Pediatric Hepatitis C Treatment & Management

Updated: Apr 14, 2021
  • Author: Nicholas John Bennett, MBBCh, PhD, FAAP, MA(Cantab); Chief Editor: Russell W Steele, MD  more...
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Approach Considerations

For acute hepatitis C virus (HCV) infection, supportive care is the mainstay of treatment. Early initiation of antiviral therapy is not defined.

In chronic HCV infection, the goal is to identify complications and suitable candidates for antiviral therapy. The purpose of antiviral therapy is to ameliorate symptoms and reduce the risk of progressive liver disease. Consultation with a gastroenterologist may be indicated.

Long-term monitoring is essential because the risk of liver cancer is still high, even in sustained virologic responders. [8] In children, a well-defined interval for monitoring is not known, but every 6-12 months is probably reasonable to assess alanine aminotransferase (ALT) levels and clinical status.

Serum ALT levels have no consistent relationship to liver histologic findings. Longitudinal assessment of hepatitis C virus RNA provides a strong correlation with liver histologic results but is a weaker predictor of rate of progression.

Consider liver transplantation in patients with advanced liver disease. Surgical intervention may also be necessary for complications such as portal hypertension and hepatocellular carcinoma (HCC).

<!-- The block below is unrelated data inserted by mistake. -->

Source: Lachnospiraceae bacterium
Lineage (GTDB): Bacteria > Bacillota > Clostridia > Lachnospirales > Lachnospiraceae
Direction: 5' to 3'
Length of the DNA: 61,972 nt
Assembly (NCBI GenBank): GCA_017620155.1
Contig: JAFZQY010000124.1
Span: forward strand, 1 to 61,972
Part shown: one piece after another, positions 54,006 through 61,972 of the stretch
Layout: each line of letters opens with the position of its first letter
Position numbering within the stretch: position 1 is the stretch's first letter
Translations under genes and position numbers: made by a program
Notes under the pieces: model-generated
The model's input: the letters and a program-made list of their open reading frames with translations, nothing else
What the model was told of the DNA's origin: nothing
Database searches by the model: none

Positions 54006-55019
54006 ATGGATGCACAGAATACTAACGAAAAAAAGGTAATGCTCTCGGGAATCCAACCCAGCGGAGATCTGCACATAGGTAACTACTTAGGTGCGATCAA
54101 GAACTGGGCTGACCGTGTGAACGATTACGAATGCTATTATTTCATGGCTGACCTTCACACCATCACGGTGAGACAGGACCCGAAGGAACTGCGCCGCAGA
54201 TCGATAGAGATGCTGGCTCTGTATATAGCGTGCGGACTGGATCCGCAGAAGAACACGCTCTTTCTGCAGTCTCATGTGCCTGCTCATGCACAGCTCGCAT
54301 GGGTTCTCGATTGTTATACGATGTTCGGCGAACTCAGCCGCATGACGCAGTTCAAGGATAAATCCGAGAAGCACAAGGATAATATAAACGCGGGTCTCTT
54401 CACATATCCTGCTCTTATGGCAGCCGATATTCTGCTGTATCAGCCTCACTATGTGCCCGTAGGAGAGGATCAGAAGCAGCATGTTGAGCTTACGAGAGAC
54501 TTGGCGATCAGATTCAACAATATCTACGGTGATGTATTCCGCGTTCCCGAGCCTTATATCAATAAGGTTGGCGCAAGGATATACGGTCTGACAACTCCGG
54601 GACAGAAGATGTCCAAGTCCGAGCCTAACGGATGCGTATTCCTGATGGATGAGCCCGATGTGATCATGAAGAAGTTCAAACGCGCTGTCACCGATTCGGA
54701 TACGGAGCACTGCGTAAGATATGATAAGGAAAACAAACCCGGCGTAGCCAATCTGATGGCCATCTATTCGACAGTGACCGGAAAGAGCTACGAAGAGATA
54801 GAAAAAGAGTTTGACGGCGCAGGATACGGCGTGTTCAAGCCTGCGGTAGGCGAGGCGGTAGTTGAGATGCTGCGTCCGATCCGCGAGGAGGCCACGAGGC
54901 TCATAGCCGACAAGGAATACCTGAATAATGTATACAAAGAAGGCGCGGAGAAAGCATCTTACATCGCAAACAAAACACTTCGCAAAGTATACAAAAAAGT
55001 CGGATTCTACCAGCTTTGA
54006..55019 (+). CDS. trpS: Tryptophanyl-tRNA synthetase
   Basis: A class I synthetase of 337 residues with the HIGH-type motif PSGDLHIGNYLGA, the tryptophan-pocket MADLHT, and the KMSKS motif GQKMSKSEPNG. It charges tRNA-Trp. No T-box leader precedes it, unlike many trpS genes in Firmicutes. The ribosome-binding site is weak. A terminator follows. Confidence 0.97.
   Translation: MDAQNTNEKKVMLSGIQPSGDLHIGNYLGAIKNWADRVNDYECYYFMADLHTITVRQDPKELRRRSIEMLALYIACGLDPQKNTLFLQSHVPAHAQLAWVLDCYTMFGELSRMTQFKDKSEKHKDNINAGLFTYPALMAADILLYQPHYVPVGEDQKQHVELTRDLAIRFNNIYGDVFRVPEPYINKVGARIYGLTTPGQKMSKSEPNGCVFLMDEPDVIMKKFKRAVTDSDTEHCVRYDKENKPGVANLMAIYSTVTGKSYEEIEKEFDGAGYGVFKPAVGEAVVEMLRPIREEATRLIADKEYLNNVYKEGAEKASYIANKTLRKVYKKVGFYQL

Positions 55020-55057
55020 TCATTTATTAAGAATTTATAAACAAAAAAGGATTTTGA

See also Pediatric Hepatitis A and Pediatric Hepatitis B.


Antiviral Therapy

The initiation of treatment is a complex decision involving knowledge of the patient's HCV genotype, compliance and social support, comorbid psychiatric conditions (depression can be worsened significantly by treatment), and progression of liver disease. Children younger than 3 years should not be treated due to a lack of approved medications and the possibility of spontaneous clearance of infection without therapy.

Identify suitable candidates for antiviral therapy, although all patients with chronic infection are potential candidates. Treatment is recommended for patients with chronic infection who have a persistently elevated serum ALT level, portal or bridging fibrosis, and at least moderate inflammation and necrosis at liver biopsy.

Consider treatment for other patients on an individual basis. Do not use antiviral therapy to treat patients with decompensated cirrhosis.



For individuals exposed to hepatitis C virus (HCV), passive immunization is not recommended. No vaccine has been developed for hepatitis C virus. People with HCV should be vaccinated against hepatitis A and B virus to prevent worsening of liver disease. Household contacts of children with HCV should be vaccinated against hepatitis A virus.

Discourage users of intravenous drugs from sharing needles. Adhere to universal precautions. Breastfeeding is not contraindicated for mothers with HCV infection. There is no need to bar children with HCV infection from attending daycare.

Infected patients with multiple partners should use barrier protection during sex. No special precautions are needed for monogamous relationships.

Instruct the patient not to share personal care articles such as toothbrushes or razors.

Blood, organ, or sperm donation from patients with hepatitis C virus infection is not permitted.


Long-Term Monitoring

Long-term monitoring is essential in patients with chronic HCV infection because the risk of liver cancer is high, even in sustained virologic responders. [8] The prothrombin time is useful for assessing liver function. The serum alpha-fetoprotein assay is a potential screening test for HCC. Ultrasonography is potentially useful to monitor for hepatitis C virus–related complications such as portal hypertension and HCC.